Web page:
One of the classes that I took for my UW UCD certificate was Usability Studies (HCDE 517). I worked in a team with three other people to meet with a real-world client and run usability tests to determine: if people would understand the app in it's current state; and how interested they would be in using the app. We presented our summarized findings to the class and the client, and then met with the client to present our full findings and answer more questions in depth.
For this project, I was the liaison between our team and the client. I worked on the usability study kit, the usability testing and recording setup, data logging, video editing, and the presentation and report documents. We presented our findings to both the class and the client.
Here are a few sample pages from our usability study kit, including part of the "affordance script" we created to be able to give consistent instructions to test participants.
The video below shows a participant interacting with the app in a small post test section. The video has been sped up until the point where the participant starts entering the last two words so that you can see the actual typing speed.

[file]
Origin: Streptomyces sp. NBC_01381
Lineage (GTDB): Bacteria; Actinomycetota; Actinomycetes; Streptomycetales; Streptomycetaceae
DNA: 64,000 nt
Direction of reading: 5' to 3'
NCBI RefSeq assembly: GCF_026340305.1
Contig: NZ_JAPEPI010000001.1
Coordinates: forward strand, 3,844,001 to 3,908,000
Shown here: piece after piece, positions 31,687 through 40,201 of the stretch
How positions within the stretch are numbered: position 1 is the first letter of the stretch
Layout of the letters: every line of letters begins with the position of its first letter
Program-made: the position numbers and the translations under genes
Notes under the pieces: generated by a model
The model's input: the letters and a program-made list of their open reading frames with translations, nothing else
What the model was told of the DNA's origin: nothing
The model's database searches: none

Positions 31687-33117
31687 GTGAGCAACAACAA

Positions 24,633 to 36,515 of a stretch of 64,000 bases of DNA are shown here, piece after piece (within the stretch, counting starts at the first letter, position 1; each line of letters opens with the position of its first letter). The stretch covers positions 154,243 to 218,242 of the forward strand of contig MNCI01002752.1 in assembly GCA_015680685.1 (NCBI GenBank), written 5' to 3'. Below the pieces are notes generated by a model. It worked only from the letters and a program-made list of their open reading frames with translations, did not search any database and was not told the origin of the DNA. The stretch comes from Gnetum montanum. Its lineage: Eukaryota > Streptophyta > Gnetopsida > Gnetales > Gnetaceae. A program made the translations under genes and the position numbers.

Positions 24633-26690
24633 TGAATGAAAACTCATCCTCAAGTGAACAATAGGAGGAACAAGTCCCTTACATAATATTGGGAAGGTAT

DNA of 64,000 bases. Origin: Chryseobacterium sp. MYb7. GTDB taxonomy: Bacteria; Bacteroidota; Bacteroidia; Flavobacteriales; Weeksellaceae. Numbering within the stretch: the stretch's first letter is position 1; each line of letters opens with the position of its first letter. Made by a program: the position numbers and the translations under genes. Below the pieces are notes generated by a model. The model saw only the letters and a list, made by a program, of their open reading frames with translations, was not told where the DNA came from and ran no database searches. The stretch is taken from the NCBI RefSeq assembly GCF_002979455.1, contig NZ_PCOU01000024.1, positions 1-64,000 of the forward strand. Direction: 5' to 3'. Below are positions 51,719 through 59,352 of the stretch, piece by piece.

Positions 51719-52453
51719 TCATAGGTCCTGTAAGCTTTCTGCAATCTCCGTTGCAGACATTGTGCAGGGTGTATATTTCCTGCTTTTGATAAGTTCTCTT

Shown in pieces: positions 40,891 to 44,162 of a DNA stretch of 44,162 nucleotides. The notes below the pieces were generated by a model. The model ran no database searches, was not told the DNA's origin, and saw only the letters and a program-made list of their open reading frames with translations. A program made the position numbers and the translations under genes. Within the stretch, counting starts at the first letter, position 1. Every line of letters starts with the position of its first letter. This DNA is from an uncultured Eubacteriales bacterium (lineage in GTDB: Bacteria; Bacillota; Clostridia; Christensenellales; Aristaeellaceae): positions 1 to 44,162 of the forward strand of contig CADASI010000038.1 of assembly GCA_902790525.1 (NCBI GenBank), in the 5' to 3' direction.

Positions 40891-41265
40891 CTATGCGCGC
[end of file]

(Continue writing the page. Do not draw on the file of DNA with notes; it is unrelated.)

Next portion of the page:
Below are sample pages from our usability study presentation. We presented to the full class as well as the main stakeholder, the client for our study.
And lastly, sample pages from our usability study report.
The app to be tested was a novel iOS keyboard concept for the new feature in iOS that allows replacements to Apple's default QWERTY keyboard. The Kloa app visually and mechanically differed quite a bit from other keyboards available for iOS. We ran impromptu user testing with friends and a random sample of people in bars to get a sense of how much they would understand, and quickly determined that we needed to create onboarding materials in order to get useful data in further testing.
I worked on the graphics for our usability study kit, and on many of the graphics for our presentation and report as well. We worked well as a team; collaboratively editing and planning via Skype and Google Docs.
I edited multiple video feeds from each study into one combined clip per study participant. One camera looked down at the phone, another looked directly at the participant, while we also recorded the video output from the phone. All four of us were then able to enter all of our notes from during the study as well as note details like timing and completion from the video itself. This let us see if the participants were improving over time in speed, completion, and more.